The Italian military is moving to LibreOffice and Open Document Format (ODF), according to Joinup, the EU’s public sector open source news website. This will be Europe’s second largest migration to a free and open source office suite and open standards since the Italian Defence Ministry will be installing LibreOffice on 150,000 machines.

LibreOffice

The migration will begin in October 2015 and is expected to be completed at the end of 2016.

The deployment of LibreOffice will be jointly managed by Libreitalia and the Italian Defence Ministry, with the former providing trainers and the Ministry devising course materials, which will later be released under a Creative Commons licence.

An agreement between the Ministry and LibreItalia was signed on 15th September in Rome by Rear Admiral Ruggiero Di Biase, General Manager of the Italian Ministry of Defence’s Information Systems and LibreItalia president Sonia Montegiove.

Sonia Montegiove and Rear Admiral Ruggiero Di Biase

The Ministry of Defence is the first Italian central government organisation to migrate to open source software for office productivity. On the other hand, many regional public sector organisations have already made this move, such as the Emilia-Romagna region, the provinces of Perugia, Cremona, Macerata, Bolzano and Trento, the cities of Bologna, Piacenza and Reggio Emilia, the Galliera Hospital in Genoa and healthcare ASL 5 in Veneto, to name but a few.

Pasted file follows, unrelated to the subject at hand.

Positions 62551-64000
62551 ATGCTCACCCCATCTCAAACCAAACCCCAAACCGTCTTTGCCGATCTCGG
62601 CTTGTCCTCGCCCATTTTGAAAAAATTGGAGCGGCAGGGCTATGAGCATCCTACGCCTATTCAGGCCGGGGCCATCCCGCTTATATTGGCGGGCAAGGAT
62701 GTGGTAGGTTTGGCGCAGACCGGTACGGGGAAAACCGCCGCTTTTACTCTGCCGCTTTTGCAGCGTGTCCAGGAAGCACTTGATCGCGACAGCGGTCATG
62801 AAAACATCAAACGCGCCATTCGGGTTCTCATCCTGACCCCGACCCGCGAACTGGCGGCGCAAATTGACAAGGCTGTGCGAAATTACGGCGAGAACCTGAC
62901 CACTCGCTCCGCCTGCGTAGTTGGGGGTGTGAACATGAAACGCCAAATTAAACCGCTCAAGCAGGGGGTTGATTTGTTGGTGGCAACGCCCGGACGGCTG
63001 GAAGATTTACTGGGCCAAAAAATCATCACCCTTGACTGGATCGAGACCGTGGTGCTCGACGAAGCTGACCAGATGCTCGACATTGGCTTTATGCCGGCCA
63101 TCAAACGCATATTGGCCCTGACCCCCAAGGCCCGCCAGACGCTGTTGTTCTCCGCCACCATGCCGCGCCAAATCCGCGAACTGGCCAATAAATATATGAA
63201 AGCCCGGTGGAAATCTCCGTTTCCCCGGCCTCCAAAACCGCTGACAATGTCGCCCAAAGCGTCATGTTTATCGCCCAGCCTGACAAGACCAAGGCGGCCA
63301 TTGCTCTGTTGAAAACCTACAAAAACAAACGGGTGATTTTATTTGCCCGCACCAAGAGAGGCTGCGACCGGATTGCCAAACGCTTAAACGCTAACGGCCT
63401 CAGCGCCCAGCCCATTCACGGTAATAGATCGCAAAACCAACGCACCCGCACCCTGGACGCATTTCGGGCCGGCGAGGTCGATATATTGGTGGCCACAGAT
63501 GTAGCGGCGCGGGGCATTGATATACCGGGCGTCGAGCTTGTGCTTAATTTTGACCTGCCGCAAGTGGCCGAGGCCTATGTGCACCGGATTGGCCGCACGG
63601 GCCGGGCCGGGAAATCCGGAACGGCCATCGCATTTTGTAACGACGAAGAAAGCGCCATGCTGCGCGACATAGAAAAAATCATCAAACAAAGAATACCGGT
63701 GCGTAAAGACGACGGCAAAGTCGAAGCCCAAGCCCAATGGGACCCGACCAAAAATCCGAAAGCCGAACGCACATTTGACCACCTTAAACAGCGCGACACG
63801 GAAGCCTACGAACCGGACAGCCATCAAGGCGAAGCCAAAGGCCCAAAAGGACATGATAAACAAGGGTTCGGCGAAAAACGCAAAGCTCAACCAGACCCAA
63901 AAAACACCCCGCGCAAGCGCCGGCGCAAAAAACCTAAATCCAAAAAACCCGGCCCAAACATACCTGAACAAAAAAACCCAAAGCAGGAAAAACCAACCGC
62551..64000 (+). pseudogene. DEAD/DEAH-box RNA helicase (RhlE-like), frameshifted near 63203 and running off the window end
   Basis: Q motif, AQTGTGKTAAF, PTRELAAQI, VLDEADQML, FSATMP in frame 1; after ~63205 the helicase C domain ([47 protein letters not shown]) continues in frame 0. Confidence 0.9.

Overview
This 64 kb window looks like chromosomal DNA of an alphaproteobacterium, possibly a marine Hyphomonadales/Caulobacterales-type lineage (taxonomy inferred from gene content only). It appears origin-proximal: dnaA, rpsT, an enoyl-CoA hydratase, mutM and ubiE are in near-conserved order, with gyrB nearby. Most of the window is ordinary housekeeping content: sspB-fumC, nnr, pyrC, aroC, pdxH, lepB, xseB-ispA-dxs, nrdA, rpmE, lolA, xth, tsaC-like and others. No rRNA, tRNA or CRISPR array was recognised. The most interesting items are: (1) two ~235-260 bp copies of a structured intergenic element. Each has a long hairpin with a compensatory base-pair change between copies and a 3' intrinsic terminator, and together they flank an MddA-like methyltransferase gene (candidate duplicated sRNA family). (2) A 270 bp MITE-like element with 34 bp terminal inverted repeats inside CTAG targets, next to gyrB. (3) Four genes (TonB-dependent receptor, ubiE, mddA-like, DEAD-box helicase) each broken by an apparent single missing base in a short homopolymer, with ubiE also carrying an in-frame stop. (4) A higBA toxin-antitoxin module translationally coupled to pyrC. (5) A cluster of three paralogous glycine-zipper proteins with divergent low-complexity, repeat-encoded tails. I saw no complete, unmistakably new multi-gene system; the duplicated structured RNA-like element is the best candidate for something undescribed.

The Italian Defence Ministry project is also one of Europe’s largest migrations to date to a free and open source office suite. The largest European public sector organisation using free software office suites is currently the French Interior Ministry with some 240,000 desktops. Many French ministries use open source office suites including the Tax Agency, the Finance Ministry, the Ministry of Foreign Affairs and the Ministry of Agriculture. LibreOffice is deployed on some 72,000 PCs within the French Gendarmerie, which also uses Ubuntu Linux as its operating system of choice.

In June 2014, the autonomous regional government of Extremadura (Spain) confirmed that 10,000 PCs in its healthcare organisation are running open source office applications and that the same is planned for its own 22,000 PCs. In Germany the city of Munich runs also runs LibreOffice on over 17,000 Linux workstations.